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UC the story so far !!. July 2013. Let me tell you where we are!!!. Overview of where we are now with UC Look at the key changes that UC brings for our claimants Look at what we can do now to start preparing both ourselves and our claimants for these changes

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Let me tell you where we are!!!

Overview of where we are now with UC

Look at the key changes that UC brings for our claimants

Look at what we can do now to start preparing both ourselves and our claimants for these changes

Show you what UC means for our customers

Planning for UC




Benefit Cap

Some other changes have been made as a part of the wider Welfare Reform Agenda which link directly to preparation for UC rollout:



Social Fund






Universal Credit Pathfinder


Was the first Jobcentre to accept claims for Universal Credit from 29 April.

Universal Credit claims were made from day 1 across the whole customer journey.

The first monthly payments have been made successfully.

Wigan Jobcentre have accepted claims for Universal Credit from 1 July 2013

Warrington and Oldham Jobcentres have accepted claims for Universal Credit from 29 July 2013



Universal Credit will be an online experience

Why we’re doing this:

Being online brings many other benefits, from easy access to government services to a wide range of financial savings from deals that are only available on the web. The internet can also help people to interact socially or play a bigger part in their local community.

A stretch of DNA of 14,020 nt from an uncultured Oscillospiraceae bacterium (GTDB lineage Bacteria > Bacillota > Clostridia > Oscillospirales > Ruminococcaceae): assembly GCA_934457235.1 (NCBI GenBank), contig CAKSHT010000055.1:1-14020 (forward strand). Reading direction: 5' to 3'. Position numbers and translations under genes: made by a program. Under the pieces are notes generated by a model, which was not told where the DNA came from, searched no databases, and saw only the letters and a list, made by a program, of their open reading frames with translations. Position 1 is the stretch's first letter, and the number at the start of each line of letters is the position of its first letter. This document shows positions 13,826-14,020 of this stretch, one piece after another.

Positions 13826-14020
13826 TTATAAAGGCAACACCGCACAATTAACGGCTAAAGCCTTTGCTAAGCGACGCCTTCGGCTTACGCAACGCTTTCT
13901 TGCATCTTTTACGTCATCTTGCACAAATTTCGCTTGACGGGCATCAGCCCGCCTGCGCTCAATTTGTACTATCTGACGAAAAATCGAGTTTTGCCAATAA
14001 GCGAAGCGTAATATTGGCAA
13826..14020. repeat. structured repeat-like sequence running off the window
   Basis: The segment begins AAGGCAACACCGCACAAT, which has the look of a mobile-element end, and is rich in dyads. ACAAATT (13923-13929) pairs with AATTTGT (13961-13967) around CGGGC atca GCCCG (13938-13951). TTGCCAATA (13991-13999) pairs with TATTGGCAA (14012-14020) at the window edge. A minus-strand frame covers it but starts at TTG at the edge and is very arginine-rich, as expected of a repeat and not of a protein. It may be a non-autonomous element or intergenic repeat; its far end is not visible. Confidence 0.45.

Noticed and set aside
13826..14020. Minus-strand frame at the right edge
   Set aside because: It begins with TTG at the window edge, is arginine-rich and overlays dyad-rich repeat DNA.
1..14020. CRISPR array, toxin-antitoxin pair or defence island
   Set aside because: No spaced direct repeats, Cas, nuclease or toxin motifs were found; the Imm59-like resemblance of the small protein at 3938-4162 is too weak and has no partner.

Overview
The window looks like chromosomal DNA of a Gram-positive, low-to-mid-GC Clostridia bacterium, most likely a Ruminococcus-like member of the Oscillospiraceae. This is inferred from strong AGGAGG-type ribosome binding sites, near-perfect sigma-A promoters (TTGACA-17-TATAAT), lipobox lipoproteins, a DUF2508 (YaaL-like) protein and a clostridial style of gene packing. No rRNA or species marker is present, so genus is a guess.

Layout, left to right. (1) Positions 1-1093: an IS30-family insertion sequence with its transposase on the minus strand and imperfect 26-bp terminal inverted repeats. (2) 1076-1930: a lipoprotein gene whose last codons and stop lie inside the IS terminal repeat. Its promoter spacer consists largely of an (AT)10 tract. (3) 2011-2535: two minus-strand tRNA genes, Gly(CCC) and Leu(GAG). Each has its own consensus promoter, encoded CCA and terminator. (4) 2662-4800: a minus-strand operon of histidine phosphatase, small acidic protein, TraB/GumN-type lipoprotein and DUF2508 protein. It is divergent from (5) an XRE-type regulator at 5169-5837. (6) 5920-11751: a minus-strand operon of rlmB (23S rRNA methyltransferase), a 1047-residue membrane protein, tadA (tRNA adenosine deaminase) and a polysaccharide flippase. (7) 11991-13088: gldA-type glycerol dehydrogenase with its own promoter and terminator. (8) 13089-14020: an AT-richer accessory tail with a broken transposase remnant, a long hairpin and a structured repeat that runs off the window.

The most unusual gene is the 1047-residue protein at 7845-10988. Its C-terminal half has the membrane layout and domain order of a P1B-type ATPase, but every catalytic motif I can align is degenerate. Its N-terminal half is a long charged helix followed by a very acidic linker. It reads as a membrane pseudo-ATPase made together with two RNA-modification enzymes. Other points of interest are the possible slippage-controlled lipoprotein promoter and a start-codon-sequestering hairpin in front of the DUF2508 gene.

Many jobs require online or computer skills, so developing these skills makes the claimant more employable. People with poor digital skills are excluded from the 72% of jobs that require basic IT skills.




People who are more comfortable with using the internet can use it to look for and apply for jobs. This will make jobseeking easier, more efficient and more effective.

The world is increasingly digital, and people who are not online will be increasingly left behind.

We will provide the support that people need to go online.

Take the UC online test…..

Universal Credit Personal Planner

face to face
Face to Face

Jobcentres will:-

        • Continue to lead on labour market support
        • Support claimants to increase income through work
        • Deliver appropriate intervention regimes; offering access to other labour market activities delivered by partners and suppliers
        • Encourage and mediate claimant access to the on-line channel


  • Some claimants will need help accessing and using the online gateway
  • Some claimants will need help managing new responsibilities placed upon them by UC.
  • Local level infrastructure already exists to support claimants - this comprises local authorities, social housing providers and Voluntary organisations amongst others-and we need to help, support and inform this infrastructure for UC
A claimant commitment like a contract of employment

Why we’re doing this:


The claimant commitment mirrors the kind of contract that people will sign when they start work. In exchange for undertaking certain activities the employee/claimant will receive a form of wage and other services.


By using a contract structure we make it clearer that the claimant must fulfil certain conditions if they are to receive their UC payments.

The consequences of failing to comply with the conditions agreed under the claimant commitment will be made clear from the outset. This should encourage claimants to undertake activities that will help them to prepare for and find work.

A claimant commitment like a contract of employment

“Working with you to help you and your family become more independent”